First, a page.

Tips from Other Journals
Metabolic Markers Predict Insulin Resistance
Am Fam Physician. 2004 Jun 15;69(12):2927.
The large number of overweight persons in the United States is increasing the incidence of type 2 diabetes mellitus and cardiovascular disease (CVD). Weight control might be enhanced if better identification of a high-risk population were available, particularly if weight reduction actually could decrease risk. Measurement of insulin resistance and compensatory hyperinsulinemia might provide a clue, because the prevalence of insulin resistance is increased in patients with type 2 diabetes mellitus, essential hypertension, and CVD. Unfortunately, measurement of insulin-meditated glucose disposal, which would represent insulin resistance, is not yet clinically practical. Measurement of plasma glucose or insulin levels in nondiabetic patients may help identify insulin-resistant patients. McLaughlin and associates attempted to develop a simple clinical approach to identify patients with insulin resistance.
The presence of a dyslipidemia characteristic of insulin-resistance might be a useful predictive tool. Plasma triglyceride and high-density lipoprotein (HDL) cholesterol levels, which are independently associated with insulin resistance, are predictors of CVD. Patients with a high ratio of triglycerides to HDL have an increased CVD risk independent of the more conventional risk factors. Because weight reduction is known to decrease CVD risk in overweight patients with disturbances in glucose and lipid metabolism, developing measurements to provide early identification of insulin resistance would be useful.
In their study, healthy persons with a body mass index of 25 or greater underwent testing to estimate insulin-mediated glucose disposal as a way to measure insulin activity. A steady-state plasma glucose concentration in the upper tertile of the 490 participants in a large database who were gathered for an ongoing 10-year research study was defined as insulin resistance. Fifty percent of the 258 overweight or obese participants in this study were in the most insulin-resistant tertile. Metabolic markers that were correlated with insulin resistance included insulin levels, triglyceride concentrations, and the triglyceride:HDL ratio.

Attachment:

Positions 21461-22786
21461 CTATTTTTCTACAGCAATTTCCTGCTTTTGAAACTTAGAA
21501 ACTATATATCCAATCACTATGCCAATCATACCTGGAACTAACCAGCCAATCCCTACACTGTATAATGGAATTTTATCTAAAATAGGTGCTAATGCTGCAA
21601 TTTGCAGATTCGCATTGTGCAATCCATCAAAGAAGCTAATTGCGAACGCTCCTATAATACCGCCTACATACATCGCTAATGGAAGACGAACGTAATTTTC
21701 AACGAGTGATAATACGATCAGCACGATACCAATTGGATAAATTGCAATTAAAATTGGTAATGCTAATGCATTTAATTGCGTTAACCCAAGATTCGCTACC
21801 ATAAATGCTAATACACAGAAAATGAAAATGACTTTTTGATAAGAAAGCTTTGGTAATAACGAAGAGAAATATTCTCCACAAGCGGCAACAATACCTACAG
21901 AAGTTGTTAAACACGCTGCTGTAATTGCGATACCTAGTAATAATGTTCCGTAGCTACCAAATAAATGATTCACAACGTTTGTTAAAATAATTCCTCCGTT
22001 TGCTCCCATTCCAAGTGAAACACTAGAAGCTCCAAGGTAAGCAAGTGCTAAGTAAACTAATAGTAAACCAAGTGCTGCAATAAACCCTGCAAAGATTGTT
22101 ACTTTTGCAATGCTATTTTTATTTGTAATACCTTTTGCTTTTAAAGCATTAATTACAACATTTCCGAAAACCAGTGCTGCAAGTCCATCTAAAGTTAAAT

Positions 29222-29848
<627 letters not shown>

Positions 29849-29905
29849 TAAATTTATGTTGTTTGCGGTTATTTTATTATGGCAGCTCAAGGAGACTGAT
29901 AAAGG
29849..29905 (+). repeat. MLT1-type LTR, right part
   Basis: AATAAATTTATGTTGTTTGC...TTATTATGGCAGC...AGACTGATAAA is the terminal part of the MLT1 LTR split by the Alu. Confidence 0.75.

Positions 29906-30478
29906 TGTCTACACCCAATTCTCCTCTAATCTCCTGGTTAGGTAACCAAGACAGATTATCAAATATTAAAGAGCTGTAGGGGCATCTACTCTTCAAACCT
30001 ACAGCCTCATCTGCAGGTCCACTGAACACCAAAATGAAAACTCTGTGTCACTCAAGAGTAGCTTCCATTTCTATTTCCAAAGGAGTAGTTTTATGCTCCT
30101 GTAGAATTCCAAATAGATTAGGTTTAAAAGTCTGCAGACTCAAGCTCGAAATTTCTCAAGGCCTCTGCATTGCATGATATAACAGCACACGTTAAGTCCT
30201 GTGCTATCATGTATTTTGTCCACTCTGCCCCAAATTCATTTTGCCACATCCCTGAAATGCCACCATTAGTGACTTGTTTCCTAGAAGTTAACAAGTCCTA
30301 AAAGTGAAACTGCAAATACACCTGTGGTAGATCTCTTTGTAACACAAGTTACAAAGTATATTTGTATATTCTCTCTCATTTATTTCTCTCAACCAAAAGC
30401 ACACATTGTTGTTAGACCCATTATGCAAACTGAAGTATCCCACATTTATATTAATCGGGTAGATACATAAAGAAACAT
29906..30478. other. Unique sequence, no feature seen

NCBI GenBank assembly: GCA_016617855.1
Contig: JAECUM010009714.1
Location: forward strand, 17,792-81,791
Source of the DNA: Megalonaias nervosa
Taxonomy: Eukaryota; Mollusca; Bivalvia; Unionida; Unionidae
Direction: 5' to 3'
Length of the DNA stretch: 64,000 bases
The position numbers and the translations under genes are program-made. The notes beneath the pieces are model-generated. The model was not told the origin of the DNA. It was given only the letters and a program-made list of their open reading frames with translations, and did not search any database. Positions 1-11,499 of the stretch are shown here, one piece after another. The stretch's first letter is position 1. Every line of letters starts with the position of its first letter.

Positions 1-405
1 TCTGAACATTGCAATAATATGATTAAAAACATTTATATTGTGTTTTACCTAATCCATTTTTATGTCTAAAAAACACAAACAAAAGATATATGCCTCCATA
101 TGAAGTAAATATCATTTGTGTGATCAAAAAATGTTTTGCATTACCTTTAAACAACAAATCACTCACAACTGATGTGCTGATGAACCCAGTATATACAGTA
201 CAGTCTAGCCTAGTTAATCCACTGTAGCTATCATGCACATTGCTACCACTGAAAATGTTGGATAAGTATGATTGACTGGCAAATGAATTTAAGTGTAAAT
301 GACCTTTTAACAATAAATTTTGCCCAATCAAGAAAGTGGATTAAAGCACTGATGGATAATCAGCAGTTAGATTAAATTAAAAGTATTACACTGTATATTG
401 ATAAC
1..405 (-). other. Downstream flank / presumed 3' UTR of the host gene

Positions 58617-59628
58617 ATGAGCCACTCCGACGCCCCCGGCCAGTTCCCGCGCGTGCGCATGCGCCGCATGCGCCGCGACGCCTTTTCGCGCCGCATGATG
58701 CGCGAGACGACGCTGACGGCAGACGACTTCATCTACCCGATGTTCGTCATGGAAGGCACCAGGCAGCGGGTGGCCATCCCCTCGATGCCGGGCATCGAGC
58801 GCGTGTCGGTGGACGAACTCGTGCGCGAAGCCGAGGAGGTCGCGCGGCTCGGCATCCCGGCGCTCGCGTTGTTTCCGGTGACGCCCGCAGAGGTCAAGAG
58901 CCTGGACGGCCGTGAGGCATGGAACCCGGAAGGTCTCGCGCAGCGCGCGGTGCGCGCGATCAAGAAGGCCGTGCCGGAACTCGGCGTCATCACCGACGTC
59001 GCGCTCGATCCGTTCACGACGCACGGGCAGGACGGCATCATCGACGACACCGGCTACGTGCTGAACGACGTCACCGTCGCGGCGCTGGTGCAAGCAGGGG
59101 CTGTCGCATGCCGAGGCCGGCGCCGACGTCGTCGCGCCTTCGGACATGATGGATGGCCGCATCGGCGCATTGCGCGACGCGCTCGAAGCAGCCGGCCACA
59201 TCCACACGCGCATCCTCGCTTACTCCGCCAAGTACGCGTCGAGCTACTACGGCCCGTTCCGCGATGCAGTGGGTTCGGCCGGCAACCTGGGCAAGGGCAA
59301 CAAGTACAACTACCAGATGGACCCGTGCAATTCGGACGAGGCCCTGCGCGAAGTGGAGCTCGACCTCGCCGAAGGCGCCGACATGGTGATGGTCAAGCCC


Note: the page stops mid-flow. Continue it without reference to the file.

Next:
The authors conclude that because insulin resistance is a risk factor for CVD, and weight reduction can decrease that risk, identification of overweight or obese patients who are insulin resistant can help direct weight reduction efforts. The plasma insulin level probably is most closely related to insulin resistance, but the absence of a standardized insulin assay decreases the clinical utility of this analysis. Plasma triglyceride levels and the triglyceride:HDL cholesterol ratio also accurately identify insulin resistance. The latter analysis is more attractive because of the consistent observation that low HDL cholesterol is related to CVD.
editor’s note: The presence of insulin resistance imparts a significantly higher relative risk of a cardiovascular event in patients with or without diabetes. Obesity and weight gain are associated with hypertension, hyperinsulinemia, and dyslipidemia. Weight increases of more than 10 percent over the 30 years starting at age 20 appear to be related to the insulin resistance syndrome in a linear manner.1 Clearly, weight gain from young to middle adulthood is a strong indicator of health risk. Diet and exercise have been found to improve insulin sensitivity, probably a result of weight reduction, in obese persons. The ability to identify patients with common risk factors who have the highest risk for insulin resistance or who are insulin resistant will allow us to concentrate our efforts on a particularly endangered group.—r.s.
McLaughlin T, et al. Use of metabolic markers to identify overweight individuals who are insulin resistant. Ann Intern Med. November 18, 2003;139:802–9.
1. Everson SA, Goldberg DE, Helmrich SP, Lakka TA, Lynch JW, Kaplan GA, et al. Weight gain and the risk of developing insulin resistance syndrome. Diabetes Care. 1998;21:1637–43.
Copyright © 2004 by the American Academy of Family Physicians.
This content is owned by the AAFP. A person viewing it online may make one printout of the material and may use that printout only for his or her personal, non-commercial reference. This material may not otherwise be downloaded, copied, printed, stored, transmitted or reproduced in any medium, whether now known or later invented, except as authorized in writing by the AAFP. Contact email@example.com for copyright questions and/or permission requests.
Want to use this article elsewhere? Get Permissions